Jerry Jones has insisted since mid-January that the Cowboys will not make a big splash in free agency, and from the looks of things, they won’t. The weekend signings of backup QB Jon Kitna and ILB Keith Brooking should serve as an image of what the off-season holds for the Cowboys, and for once, I will not be using this article to harangue on the shortcomings of our beloved owner, Jerry Jones.
Now, this could go one of two ways: In the Jones-advocated first scenario, the Cowboys would be a team on the brink of playoff success, missing only a few elements, namely role players; Think Tony Kukoc on the mid-nineties Bulls teams.
The second, more frightening scenario, as I see it, is the Cowboys being a fractured franchise, one with underlying problems of such a magnitude that any hope for success is doomed from the start.
But let’s assume that Jerry has not yet gone the way of Al Davis and the Cowboys have not yet missed their proverbial window with this group; let’s assume that the talent in place in Dallas is real, and that, as Jerry tells us, the Cowboys are only a few adjustments away from that ever-elusive playoff success.
In this instance, Brooking and Kitna address the Cowboys’ needs in two senses: First, in a more direct, literal sense, we needed a backup quarterback that could be at least somewhat effective when needed. We also needed an inside linebacker, namely one who is comfortable in Wade Phillips’ 3-4 scheme. Zach Thomas admitted after the unwatchable loss in Philadelphia that he never felt comfortable playing inside linebacker in the Cowboys’ 3-4. Brooking knows it, and excels in it. Two of Brooking’s five Pro Bowl appearances (and arguably his two best seasons) under Phillips, who was the Falcons defensive coordinator during that period.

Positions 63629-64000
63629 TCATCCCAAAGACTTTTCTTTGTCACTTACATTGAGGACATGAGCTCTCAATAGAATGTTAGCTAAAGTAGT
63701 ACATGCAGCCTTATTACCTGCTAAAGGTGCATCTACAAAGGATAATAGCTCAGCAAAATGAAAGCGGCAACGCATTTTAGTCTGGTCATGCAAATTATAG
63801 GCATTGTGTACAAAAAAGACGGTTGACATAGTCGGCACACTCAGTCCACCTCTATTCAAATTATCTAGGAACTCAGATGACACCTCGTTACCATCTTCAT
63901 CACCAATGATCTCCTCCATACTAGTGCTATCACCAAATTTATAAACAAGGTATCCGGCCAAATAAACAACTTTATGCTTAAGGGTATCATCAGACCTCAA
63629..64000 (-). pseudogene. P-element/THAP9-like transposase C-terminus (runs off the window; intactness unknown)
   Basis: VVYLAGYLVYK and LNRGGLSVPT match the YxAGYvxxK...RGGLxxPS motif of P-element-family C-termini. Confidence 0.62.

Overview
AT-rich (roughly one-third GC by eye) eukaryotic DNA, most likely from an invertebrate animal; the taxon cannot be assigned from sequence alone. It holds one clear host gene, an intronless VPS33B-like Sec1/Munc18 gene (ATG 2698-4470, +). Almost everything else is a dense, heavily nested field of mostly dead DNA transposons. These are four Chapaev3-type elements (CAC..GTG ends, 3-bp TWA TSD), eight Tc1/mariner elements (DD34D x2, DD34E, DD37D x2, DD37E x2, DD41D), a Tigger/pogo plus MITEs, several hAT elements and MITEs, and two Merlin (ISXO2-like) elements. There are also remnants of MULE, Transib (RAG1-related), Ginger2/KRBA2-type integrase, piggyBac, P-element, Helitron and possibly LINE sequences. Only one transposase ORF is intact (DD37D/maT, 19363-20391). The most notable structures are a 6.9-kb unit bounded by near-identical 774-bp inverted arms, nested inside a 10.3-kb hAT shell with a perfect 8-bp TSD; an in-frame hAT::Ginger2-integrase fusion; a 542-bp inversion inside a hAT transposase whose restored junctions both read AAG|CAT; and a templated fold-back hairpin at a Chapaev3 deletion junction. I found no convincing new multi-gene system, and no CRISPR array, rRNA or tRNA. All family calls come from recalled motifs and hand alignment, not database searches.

But in a more metaphorical, intangible sense, Kitna and Brooking are role players; and everyone needs role players, particularly this Cowboys team. Both are quiet, both are former pro-bowlers and both will provide the Cowboys locker room with at least a little bit of sanity. This is an invaluable asset for a team struggling to reconcile a large amount of talent with the egos that inevitably accompany it.
It’s Jerry-season in Dallas, and the owner is being picked to shreds by writers and fans (myself included) like hungry piranhas. This is not completely unwarranted; they say football is like religion in Texas, and most Cowboys fans (that I’ve met, anyway) are hopeless fanatics. And that would make 2008 a blasphemous tour of underachievement in the most loathsome sense imaginable. But these signings may be a couple steps in the right direction.
Barry Horn’s column on DMN’s Sports Media blog recently featured a piece on the Cowboys newest linebacker that should be the cause of a collective smile across the face of Cowboys Nation, if only because of its novelty; when asked about his playing philosophy, Keith Brooking said, "Take the blame and give all the credit. That's the key...That's the great thing about football. If it's not for the other 10 guys you're not going to have success."
I like him already.